In China’s city of Dalian, a quarter million people staged a massive protest in response to a number of high-profile cruelty cases. As the climax of the event, a huge banner was displayed. It read: “Build a Beautiful China, Punish Animal Abusers.”
Author Peter J. Li
Yulin, notorious as it is, cannot be expected to lead to a national dog meat trade ban. Yet the Yulin authorities can use China’s existing laws and regulations as a weapon against dog slaughter.
House Resolution 752 calls on the Chinese authorities to shut down the Yulin Dog Meat Festival and to ban the dog meat trade. The resolution is not a war of culture against China. The bond between companion animals and humans is not Western, but trans-cultural.
Chinese culture does not sanction the cruelty of the Yulin Dog Meat Festival. The rise of the dog meat industry was a result of the 20th century reform politics initially aimed at lifting peasants out of poverty. It is time that China parts with the policy that judges the merits of an economic activity solely by its productivity.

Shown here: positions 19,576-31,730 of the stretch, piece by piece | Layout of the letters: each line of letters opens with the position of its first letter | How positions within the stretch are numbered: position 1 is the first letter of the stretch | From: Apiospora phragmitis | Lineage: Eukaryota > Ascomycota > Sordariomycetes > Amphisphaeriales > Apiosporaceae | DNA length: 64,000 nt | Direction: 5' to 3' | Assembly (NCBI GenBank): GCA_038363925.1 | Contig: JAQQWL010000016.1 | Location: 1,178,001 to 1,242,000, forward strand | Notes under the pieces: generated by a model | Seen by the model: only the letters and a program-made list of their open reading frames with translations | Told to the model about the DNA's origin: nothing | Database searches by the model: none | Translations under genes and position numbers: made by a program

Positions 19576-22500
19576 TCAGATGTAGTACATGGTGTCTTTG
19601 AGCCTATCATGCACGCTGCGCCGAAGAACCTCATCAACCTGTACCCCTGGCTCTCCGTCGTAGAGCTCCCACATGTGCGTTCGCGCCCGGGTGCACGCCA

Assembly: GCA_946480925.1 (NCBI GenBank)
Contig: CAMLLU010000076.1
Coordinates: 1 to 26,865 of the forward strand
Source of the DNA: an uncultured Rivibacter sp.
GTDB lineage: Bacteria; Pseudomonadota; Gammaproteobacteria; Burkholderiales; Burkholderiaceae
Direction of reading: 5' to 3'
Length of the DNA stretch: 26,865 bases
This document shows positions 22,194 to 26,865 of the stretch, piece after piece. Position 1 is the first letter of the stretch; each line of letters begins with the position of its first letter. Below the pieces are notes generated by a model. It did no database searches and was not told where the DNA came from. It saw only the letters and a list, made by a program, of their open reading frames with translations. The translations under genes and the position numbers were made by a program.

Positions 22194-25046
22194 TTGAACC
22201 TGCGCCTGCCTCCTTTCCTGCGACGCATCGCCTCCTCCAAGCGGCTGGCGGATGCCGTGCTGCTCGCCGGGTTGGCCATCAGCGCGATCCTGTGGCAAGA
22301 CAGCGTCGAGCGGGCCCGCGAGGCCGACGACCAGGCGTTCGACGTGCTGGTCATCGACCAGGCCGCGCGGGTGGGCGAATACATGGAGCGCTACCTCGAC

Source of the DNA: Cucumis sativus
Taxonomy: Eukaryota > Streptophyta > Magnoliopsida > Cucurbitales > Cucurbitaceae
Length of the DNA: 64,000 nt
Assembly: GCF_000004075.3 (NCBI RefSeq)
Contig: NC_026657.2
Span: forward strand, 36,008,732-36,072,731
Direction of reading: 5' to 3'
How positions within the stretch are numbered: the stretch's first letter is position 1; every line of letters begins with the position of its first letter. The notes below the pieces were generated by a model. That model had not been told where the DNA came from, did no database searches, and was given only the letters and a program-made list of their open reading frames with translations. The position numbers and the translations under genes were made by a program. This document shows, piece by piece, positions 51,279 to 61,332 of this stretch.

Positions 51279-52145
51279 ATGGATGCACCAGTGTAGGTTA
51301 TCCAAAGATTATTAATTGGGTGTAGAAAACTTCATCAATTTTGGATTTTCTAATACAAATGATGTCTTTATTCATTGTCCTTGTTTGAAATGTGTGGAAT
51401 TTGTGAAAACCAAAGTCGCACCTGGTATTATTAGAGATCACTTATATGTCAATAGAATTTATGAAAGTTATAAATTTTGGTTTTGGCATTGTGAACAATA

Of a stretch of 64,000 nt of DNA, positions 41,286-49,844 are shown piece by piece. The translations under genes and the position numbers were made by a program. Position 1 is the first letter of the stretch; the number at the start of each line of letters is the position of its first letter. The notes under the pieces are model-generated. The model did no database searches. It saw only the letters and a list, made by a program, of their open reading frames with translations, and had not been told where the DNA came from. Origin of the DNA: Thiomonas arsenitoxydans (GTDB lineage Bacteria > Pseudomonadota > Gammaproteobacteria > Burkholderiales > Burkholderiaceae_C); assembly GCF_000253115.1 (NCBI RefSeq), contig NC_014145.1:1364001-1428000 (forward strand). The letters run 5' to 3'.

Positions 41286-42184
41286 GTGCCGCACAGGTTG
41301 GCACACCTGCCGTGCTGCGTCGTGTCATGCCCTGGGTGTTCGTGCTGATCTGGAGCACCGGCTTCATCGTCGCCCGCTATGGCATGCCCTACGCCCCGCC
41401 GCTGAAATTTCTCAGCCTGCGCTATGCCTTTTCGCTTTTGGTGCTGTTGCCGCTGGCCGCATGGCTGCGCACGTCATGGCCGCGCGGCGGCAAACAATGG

This month, China’s National People’s Congress is soliciting public comments on a draft revision of the Wildlife Protection Law. Ironically, the law, supposedly designed to protect wildlife species, has witnessed the enormous rise of a wildlife exploitation industry unlike anything in China’s past.